Museum of Culpeper History: Permanent Art Installation

Trish Crowe and John Berry created a permanent art installation for the Museum of Culpeper History. The following article by Emily Jennings, Culpeper Star-Exponent, was picked up by the Associated Press and was published in The Washington Post, the Richmond Times  Dispatch, the U.S. News and World Report, and newspapers in Georgia, Pennsylvania, West Virginia, Idaho and Montana.

For museum, artist dramatizes scenes from Culpeper’s past

By Emily Jennings | AP
Dec. 27, 2019 at 9:08 a.m. EST

Museum of Culpeper History Director Morgan Pierce stands near the new permanent public art installation in the museum’s entry hall

CULPEPER, Va. — Gazing upon the watercolor collages just installed in the entry of the Museum of Culpeper History, you’re enveloped in a vibrant record of the region.

A viewer can get happily lost within a rainbow of images—historic East Davis Street, Salubira, Clara Barton, George Washington, lovely ladies in front of the Carver School, or a caboose carrying Lyndon B. Johnson—and much more.

The permanent art installation was unveiled just before the museum’s holiday party on Sunday, Dec. 15, in the front hall that leads from the Culpeper County Visitors Center up a ramp to the museum’s entrance. Free for all to see while the Visitors Center is open, the art graces the interior of the historic train depot at one end of East Davis Street.

“I loved being able to tuck in elements that children of all ages would have fun looking for,” said Trish Crowe, a Culpeper County artist who created the triptych of collages. “It’s a great introduction to the museum, to look for items or pictures featured in the museum in the paintings, or vice versa.”

The museum commissioned the artwork nearly two years ago after Director Morgan Pierce proposed the idea to its board of directors.

“I wanted something similar to artwork I had seen in the Culpeper hospital lobby, which had been painted by Trish,” Pierce said. “I really liked that style, and the idea was born out of that.”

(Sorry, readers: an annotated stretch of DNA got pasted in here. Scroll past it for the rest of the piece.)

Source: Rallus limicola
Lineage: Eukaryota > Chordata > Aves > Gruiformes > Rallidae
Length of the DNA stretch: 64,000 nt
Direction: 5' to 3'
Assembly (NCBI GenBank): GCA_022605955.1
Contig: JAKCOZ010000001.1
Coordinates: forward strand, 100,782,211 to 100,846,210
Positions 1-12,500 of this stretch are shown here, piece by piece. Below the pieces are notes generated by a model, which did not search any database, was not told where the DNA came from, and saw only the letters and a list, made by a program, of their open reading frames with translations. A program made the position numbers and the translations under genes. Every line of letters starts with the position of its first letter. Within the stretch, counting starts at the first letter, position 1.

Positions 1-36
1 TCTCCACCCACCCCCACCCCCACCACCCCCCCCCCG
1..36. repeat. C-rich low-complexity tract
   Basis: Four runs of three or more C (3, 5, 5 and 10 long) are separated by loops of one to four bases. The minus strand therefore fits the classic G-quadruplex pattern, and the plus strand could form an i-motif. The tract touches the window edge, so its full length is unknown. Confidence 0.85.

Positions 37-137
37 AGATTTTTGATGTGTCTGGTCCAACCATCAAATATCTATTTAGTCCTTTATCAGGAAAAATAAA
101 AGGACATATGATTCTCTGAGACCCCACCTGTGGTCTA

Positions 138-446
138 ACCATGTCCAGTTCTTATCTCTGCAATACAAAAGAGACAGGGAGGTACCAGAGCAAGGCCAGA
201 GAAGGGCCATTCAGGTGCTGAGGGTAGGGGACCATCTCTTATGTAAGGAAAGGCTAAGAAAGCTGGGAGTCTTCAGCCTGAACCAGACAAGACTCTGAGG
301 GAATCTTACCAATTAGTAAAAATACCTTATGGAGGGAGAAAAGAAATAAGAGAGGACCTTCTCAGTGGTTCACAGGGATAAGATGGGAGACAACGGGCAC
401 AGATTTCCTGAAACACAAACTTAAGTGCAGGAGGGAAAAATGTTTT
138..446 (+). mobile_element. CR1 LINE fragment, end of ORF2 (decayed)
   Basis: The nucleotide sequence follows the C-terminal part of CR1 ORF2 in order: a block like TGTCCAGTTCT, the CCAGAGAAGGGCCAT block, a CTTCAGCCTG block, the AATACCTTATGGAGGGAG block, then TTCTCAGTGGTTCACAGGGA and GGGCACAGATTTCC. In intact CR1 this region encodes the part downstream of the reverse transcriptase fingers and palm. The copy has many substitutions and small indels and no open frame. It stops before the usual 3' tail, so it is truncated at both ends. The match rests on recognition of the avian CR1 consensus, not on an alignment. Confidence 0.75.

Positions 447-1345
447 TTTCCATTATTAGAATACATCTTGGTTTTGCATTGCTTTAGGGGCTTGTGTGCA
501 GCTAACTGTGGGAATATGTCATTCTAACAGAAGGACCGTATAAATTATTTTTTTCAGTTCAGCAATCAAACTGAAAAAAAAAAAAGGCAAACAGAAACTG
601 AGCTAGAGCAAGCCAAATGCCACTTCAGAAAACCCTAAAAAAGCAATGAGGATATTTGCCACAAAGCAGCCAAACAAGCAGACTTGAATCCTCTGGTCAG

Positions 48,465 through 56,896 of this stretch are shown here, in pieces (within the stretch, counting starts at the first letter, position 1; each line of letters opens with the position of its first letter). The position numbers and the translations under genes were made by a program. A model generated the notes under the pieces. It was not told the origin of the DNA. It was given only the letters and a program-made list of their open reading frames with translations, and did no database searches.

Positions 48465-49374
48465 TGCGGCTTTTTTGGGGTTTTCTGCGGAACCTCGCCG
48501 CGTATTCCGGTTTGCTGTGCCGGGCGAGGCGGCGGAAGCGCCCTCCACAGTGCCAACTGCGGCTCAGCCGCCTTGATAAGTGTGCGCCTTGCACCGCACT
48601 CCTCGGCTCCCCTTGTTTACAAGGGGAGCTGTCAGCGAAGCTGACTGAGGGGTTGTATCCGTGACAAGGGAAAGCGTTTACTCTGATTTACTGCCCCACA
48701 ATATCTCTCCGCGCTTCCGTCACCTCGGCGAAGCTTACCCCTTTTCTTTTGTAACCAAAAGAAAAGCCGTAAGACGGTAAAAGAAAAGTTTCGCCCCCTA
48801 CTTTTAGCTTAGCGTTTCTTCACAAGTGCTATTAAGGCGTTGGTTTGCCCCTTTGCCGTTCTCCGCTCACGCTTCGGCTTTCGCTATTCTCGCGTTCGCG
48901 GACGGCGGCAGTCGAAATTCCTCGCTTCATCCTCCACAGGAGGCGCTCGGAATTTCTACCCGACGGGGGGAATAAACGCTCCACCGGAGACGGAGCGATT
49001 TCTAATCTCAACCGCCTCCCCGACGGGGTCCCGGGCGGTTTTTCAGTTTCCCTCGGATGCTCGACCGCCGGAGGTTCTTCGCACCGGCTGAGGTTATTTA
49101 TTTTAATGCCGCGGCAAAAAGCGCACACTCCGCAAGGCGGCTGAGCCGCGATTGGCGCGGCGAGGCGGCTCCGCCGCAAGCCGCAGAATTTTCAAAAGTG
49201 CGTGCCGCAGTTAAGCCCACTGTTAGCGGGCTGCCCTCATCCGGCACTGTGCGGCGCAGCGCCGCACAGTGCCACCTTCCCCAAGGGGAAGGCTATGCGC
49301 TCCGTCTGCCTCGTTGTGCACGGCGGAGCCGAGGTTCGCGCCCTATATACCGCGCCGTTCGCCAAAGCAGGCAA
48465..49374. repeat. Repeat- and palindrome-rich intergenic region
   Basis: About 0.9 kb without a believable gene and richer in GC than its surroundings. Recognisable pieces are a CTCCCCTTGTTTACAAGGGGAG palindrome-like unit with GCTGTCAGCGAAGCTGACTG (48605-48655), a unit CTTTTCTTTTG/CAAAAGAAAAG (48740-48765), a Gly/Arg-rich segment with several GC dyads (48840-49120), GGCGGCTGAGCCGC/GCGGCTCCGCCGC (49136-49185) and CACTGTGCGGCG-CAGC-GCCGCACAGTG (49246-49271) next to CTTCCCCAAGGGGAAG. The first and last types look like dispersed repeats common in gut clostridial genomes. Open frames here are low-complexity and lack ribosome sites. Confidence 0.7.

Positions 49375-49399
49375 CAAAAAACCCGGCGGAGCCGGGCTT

Each painting includes more than 10 scenes or historic figures specific to Culpeper, as well as familiar features of nature native to the region. Progressing from one painting to the next is the Virginia state bird—a cardinal’s egg in a nest, followed by a baby bird and finally a magnificent, mature cardinal winging toward the museum’s doorway.

The finished trio of paintings—each 41 inches tall and 30 inches wide—is mounted on a wall covered by a series of 14 stitched-together aerial images shot from a drone by local photographer John Berry.

Berry said he and museum officials wanted to recreate the perspective one sees looking west from East Davis Street toward the Blue Ridge Mountains.

“We eventually settled on the view of the mountains from the Slate Mills area,” Berry said. “The view took in not only the mountains, but the beautiful surrounding farmland, and provided the perfect backdrop for Trish’s paintings.”

Berry and Crowe are both members of the Firnew Farm Artist’s Circle. Betty Thurston Jolliffe, the mother of another artist in the group, Jan Settle, wrote a song about Culpeper for the county’s bicentennial celebration in 1959. A phrase from Jolliffe’s song, “Culpeper holds tomorrow by the hand,” was selected as the title for the new exhibit.

“The song in its entirety is a beautiful ode to Culpeper,” Pierce said. “We thought that phrase was a perfect way to describe how this artwork can introduce future generations to our rich history here.”

Pierce thanked Express Copy and Graphics for its help with the project, as well as Village Frameworks and Gallery, and the town of Culpeper’s Public Works Department.

“I’m thrilled with how it’s all turned out,” Pierce said. “We’re looking forward to having everyone come down and see how wonderful it is.”

Copyright 2019 The Associated Press. All rights reserved. This material may not be published, broadcast, rewritten or redistributed.

 

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